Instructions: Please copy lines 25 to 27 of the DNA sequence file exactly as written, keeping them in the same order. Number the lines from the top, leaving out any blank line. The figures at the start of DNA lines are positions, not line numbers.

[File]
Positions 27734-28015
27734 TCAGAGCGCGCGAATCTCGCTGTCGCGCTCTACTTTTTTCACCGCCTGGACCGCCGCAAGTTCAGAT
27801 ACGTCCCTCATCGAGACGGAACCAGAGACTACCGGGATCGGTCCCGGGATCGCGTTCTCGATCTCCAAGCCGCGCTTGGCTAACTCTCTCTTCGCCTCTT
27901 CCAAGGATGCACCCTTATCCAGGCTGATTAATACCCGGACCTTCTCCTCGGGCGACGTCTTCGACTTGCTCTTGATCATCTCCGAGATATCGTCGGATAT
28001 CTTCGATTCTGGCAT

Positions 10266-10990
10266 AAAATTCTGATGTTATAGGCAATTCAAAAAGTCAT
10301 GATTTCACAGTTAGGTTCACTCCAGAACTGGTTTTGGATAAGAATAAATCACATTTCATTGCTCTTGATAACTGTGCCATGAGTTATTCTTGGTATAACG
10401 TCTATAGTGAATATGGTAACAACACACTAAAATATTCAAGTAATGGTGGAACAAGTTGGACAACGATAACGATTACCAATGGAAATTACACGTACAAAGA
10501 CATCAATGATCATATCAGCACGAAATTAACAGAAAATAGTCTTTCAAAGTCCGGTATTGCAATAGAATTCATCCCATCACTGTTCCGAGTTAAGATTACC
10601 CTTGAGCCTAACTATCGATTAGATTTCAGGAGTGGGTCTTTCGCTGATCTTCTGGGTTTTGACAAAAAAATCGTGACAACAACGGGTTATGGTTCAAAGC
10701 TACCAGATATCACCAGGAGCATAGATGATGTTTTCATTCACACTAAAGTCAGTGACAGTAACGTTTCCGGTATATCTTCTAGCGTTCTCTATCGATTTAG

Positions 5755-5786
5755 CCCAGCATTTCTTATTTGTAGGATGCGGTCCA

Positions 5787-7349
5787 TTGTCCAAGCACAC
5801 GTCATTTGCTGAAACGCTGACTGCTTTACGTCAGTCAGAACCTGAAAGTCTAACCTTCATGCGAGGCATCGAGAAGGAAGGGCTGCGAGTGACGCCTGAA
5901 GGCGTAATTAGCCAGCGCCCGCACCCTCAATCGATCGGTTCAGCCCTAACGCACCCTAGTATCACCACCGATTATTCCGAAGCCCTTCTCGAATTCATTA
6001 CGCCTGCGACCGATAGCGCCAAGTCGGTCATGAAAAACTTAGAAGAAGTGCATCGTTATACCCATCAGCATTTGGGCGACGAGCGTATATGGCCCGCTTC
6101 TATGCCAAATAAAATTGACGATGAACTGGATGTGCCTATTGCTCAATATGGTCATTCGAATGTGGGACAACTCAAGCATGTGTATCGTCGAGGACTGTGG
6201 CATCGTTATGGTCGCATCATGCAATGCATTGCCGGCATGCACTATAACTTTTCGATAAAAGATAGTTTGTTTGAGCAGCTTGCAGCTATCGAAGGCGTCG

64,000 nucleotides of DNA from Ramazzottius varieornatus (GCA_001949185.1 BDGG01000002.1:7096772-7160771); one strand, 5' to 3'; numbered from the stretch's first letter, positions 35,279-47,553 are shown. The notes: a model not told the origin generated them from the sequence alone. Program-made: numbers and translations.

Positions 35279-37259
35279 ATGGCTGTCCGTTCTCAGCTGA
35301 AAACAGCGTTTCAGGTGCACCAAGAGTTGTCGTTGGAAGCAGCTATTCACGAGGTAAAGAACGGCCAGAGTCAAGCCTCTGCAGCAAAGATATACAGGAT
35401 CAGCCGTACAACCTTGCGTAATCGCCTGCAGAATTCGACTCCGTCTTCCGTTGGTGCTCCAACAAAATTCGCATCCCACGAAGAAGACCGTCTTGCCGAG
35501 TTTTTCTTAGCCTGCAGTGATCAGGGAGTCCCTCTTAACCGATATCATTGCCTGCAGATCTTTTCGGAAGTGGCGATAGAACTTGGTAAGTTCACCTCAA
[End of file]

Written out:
35301 AAACAGCGTTTCAGGTGCACCAAGAGTTGTCGTTGGAAGCAGCTATTCACGAGGTAAAGAACGGCCAGAGTCAAGCCTCTGCAGCAAAGATATACAGGAT
35401 CAGCCGTACAACCTTGCGTAATCGCCTGCAGAATTCGACTCCGTCTTCCGTTGGTGCTCCAACAAAATTCGCATCCCACGAAGAAGACCGTCTTGCCGAG
35501 TTTTTCTTAGCCTGCAGTGATCAGGGAGTCCCTCTTAACCGATATCATTGCCTGCAGATCTTTTCGGAAGTGGCGATAGAACTTGGTAAGTTCACCTCAA